Does Landmark Unmanned Flight Spell Doom for Test Pilots?

April 27, 2004

Last month an experimental aircraft called the X-43A hit a velocity of 5,000 miles (8,045 kilometers) an hour—more than seven times the speed of sound. It was the first time an oxygen-powered "scramjet" flew freely. But one thing was missing during the aeronautical milestone: the pilot.

The X-43A's pilotless flight signaled a growing trend in modern aviation: unmanned aerial vehicles (UAVs). Economics, pilot error, and concern for human safety are all motivations to replace human test pilots with computers.

Dana Purifoy is a top NASA test pilot for the agency's Dryden Flight Research Center at Edwards Air Force Base in California. Purifoy flew the B-52B launch aircraft that carried the X-43A and its Pegasus booster rocket to a launch destination over the Pacific Ocean.

Flying to an area 400 miles (644 kilometers) off the coast of southern California, Purifoy ignited the booster rocket and the X-43A separated from the B-52B. The booster rocket took the X-43A to an altitude of 95,000 feet (29,000 meters), where the aircraft separated from the rocket and performed its record-breaking flight using a scramjet.

A scramjet (supersonic ramjet) is a jet engine that is fueled largely by oxygen it sucks from the sky. As such, it is virtually nonpolluting and requires no fuel tanks. But it does need a conventional rocket boost to get it into into thr air.

"I'm not worried that just because the X-43A was unmanned, it's a sign of things to come for the profession of test pilots," said Purifoy, who spends much of his time testing experimental jet fighters. "Each aviation experiment is different, and human test pilots will likely always be an integral part of many test flights into the future."

Chuck Yeager was the first test pilot to break the sound barrier during his historic flight in the X-1 rocket plane at California's Muroc Army Air Field (now Edwards Air Force Base). Nearly 57 years later, however, test pilots are increasingly replaced by computerized autopilots or radio-controlled simulation systems when flying is deemed too dangerous.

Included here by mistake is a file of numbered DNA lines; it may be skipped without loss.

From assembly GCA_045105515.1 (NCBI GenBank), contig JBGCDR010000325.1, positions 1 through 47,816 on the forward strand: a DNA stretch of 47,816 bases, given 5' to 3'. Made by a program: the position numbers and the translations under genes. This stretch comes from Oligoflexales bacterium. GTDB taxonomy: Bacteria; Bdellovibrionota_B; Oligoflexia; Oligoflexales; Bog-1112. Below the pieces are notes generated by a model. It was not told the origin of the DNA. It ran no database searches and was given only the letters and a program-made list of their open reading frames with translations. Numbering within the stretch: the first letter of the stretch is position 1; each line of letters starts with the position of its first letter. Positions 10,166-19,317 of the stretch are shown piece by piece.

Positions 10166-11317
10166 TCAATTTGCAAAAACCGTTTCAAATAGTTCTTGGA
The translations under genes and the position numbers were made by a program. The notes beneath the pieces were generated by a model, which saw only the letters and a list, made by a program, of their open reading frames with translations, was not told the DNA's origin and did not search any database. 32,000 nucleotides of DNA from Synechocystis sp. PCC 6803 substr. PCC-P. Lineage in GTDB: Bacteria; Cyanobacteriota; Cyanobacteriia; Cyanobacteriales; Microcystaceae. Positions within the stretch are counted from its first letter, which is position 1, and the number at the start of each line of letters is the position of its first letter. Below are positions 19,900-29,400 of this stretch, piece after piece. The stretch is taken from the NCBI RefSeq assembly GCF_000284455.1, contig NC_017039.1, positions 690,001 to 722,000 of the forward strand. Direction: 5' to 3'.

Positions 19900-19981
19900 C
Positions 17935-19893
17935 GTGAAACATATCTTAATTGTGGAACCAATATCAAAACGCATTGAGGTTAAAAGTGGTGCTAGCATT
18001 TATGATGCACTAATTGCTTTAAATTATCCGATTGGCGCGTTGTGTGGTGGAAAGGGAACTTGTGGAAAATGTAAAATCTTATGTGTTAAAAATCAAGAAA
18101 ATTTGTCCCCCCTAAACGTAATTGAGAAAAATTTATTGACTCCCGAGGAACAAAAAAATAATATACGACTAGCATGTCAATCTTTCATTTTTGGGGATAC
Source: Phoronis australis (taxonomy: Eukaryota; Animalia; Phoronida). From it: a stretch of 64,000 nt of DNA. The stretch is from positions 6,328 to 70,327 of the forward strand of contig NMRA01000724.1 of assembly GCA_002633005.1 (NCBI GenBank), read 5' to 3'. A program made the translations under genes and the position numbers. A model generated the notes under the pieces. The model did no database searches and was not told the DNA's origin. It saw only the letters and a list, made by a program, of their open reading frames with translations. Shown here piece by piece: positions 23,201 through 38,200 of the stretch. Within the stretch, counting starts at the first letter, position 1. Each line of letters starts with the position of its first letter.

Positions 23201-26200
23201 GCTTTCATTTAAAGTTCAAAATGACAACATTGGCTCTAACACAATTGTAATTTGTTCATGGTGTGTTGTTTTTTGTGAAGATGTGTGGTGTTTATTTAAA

Some observers speculate that ground-based control rooms filled with computer monitors and engineers will someday make human test pilots obsolete.

Test pilots counter, however, that even the development of UAVs will often require pilots' hands-on expertise just to get the machines off the ground. The aircrafts' autopilot systems are prone to crash too often, they say.

Human Pilots

"There are just too many factors involved that a human pilot must test out in an experimental aircraft before many autopilot systems will work properly," said Bill Reuter, a commander with the Naval Air Systems Command based at the division's Patuxent River headquarters in Maryland.

Reuter is the chief test pilot of Air Test and Evaluation Squadron 23 (VX-23), a squadron that tests and evaluates Navy and Marine Corps strike aircraft, such as F/A-18 Hornets and Super Hornets. "Test piloting is not a profession that is going to disappear with technology but simply evolve with it," Reuter said.

Continued on Next Page >>


SOURCES AND RELATED WEB SITES

ADVERTISEMENT

NATIONAL GEOGRAPHIC'S PHOTO OF THE DAY

NEWS FEEDS     After installing a news reader, click on this icon to download National Geographic News's XML/RSS feed.   After installing a news reader, click on this icon to download National Geographic News's XML/RSS feed.

Get our news delivered directly to your desktop—free.
How to Use XML or RSS

National Geographic Daily News To-Go

Listen to your favorite National Geographic news daily, anytime, anywhere from your mobile phone. No wires or syncing. Download Stitcher free today.
Click here to get 12 months of National Geographic Magazine for $15.